The other angle we focused on was from the manager’s perspective. Managers need to be able to view high priority Vyns so they can review trends and data, and maybe provide field workers with a safety rating. Vyns can also already be annotated with comments and labels for the field worker to see and respond to this.
You can view the Vyn Dashboard prototype, built by our engineers, here:
The prototype helped everyone working in the sprint see the process of making Vyns from the perspective of a field service worker. With the prototype built, we were ready to do some testing and bring this project to life. The sprint ended on a high as we were all proud of the work we had done and achieved together as the #Classof2020!
“We rounded off the sprint reminiscing about how many cups of tea had been consumed, how many 100s of Jaffa Cakes and Hob Nobs had been snaffled, how many times the phrase “you’re on mute” had been uttered (4758!) and what a great sense of community we had unexpectedly achieved through Zoom!” – Suzy Tanrikuli, Network Services Area Manager
We also received some fantastic feedback from Claire Sharp, Head of NWL Customer Services, who recommended Vyntelligence to UKPN as a tool that really makes it easy for customers to visualise issues:
“This festival has seen a distinct shift from analog & process innovation to more digital and AI. There is a common theme across multiple sprints to improve the customer journey with clever use of technology. vyn for example has really helped simplify the experience for NWL customers reporting leaks and damages – using mobile video and AI technology and I could see a lot of Utility companies participating in the innovation festival benefit from this”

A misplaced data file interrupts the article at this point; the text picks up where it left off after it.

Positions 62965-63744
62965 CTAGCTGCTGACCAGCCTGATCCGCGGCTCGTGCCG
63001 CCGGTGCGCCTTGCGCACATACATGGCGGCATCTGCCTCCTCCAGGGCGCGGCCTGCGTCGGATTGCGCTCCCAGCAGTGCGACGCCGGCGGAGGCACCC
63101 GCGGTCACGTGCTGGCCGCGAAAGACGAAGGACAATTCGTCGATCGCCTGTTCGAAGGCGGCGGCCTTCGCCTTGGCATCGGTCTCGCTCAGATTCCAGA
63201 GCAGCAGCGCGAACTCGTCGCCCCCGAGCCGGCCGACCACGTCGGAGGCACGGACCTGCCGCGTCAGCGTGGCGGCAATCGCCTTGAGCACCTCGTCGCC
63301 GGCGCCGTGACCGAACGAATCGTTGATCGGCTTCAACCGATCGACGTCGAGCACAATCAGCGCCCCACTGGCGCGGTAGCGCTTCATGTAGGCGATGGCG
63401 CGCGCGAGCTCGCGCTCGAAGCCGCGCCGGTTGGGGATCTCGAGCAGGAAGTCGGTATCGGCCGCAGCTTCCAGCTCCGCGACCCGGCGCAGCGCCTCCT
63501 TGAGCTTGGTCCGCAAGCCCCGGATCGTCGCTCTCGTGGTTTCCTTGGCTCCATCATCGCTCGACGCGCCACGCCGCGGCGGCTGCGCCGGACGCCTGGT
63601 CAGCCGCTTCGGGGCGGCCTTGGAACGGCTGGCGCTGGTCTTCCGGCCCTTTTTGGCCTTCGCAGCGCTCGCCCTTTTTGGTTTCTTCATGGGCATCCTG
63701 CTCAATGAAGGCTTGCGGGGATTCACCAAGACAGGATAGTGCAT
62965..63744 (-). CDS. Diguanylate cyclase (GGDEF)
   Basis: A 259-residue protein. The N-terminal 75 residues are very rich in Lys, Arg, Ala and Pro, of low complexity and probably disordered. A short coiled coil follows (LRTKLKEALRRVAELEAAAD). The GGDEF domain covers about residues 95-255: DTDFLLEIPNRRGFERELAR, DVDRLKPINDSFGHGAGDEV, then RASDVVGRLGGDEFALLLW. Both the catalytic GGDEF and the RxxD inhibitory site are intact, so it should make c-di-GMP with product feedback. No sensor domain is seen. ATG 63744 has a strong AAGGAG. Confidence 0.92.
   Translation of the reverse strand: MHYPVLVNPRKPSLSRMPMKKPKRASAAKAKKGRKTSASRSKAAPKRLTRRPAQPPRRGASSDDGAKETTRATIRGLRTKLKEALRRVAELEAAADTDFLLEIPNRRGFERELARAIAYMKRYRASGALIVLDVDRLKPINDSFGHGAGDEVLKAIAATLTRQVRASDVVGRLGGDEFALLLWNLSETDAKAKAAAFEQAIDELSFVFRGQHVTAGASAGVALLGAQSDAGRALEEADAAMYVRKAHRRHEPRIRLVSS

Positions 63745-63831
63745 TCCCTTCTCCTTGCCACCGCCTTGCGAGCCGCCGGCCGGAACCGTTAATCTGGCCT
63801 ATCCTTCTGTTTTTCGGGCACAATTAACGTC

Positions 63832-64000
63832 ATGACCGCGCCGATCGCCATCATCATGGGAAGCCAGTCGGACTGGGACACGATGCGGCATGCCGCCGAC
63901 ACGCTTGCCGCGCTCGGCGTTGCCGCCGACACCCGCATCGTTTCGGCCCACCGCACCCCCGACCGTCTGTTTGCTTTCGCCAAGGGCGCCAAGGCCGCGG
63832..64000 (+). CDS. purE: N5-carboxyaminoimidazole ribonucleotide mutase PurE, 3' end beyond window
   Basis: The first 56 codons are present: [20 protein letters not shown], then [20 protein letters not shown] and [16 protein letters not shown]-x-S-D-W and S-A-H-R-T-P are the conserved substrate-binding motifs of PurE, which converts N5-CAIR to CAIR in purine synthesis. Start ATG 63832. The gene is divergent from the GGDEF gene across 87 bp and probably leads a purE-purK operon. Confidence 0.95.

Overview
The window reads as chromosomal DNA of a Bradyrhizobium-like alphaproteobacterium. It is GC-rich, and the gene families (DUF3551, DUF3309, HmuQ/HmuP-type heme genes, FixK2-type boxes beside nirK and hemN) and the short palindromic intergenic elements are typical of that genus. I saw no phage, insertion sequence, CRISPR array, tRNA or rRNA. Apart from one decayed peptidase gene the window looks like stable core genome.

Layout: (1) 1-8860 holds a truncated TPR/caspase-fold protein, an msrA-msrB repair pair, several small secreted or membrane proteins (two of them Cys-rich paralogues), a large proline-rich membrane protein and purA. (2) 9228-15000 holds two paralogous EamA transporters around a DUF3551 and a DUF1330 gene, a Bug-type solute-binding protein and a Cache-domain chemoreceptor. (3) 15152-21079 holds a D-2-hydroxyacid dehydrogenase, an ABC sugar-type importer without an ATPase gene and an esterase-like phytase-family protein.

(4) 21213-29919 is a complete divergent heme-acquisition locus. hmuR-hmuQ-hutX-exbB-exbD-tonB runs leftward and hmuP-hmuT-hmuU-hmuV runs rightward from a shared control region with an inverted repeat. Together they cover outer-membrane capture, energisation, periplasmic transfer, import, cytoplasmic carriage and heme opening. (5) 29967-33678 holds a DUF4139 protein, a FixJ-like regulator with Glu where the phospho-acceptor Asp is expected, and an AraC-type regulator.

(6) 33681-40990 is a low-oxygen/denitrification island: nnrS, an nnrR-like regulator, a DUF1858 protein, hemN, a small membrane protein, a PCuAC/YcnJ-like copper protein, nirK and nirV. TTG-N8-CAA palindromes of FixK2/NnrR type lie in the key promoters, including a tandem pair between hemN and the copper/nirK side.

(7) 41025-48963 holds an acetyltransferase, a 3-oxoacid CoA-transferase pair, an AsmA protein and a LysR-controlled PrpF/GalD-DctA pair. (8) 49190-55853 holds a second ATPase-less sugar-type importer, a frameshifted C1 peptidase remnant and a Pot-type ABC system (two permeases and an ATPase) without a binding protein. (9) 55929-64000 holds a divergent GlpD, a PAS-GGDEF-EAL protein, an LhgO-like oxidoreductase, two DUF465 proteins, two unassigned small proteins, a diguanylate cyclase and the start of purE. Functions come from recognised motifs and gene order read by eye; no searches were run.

A special thanks also to Nigel Watson, Tony Erskine, Neil Russell, Barry Siddle and John Archbold for helping obtain and provide us with feedback on our project.
So where are we now?
We’ve started to change the culture of excavation safety. We have the ideas and we have the prototypes of some tools. The design sprint organised by NWL was a great place to kickstart this vision.
At Vyntelligence, we’re now trying to take this a step further using data. We know we can deliver a culture-changing product, increase safety, reduce risk and keep field service workers at excavation sites safe.
Our AI is being trained to identify and predict safety risks on site. It can, from a 60-second vyn, label and categorise the safety risks you present. With enough data, the AI can, for example, start collating all the most common safety risks that can be preempted.
Therefore, we have built an OpenData platform. We want to encourage as many people and enterprises as possible to provide us with data of excavation sites and road works to help train our AI better. It is as simple as clicking a link, walking past some roadworks and taking a 60 second video explaining what you see.
What do you get in return? Not only the chance to contribute to a change in the culture of safety, but as an OpenData Initiative, we will provide you with the dataset we receive from all entries. Essentially, you give us 10 and we give you 100 back. Data is the currency, the enabler, the savior and everything in between. You help us create and we give you something of value.
A big thank you to Northumbrian Water Group and all those involved in our Can You Dig It? design sprint. We’re happy to all be able to say: Yes we can!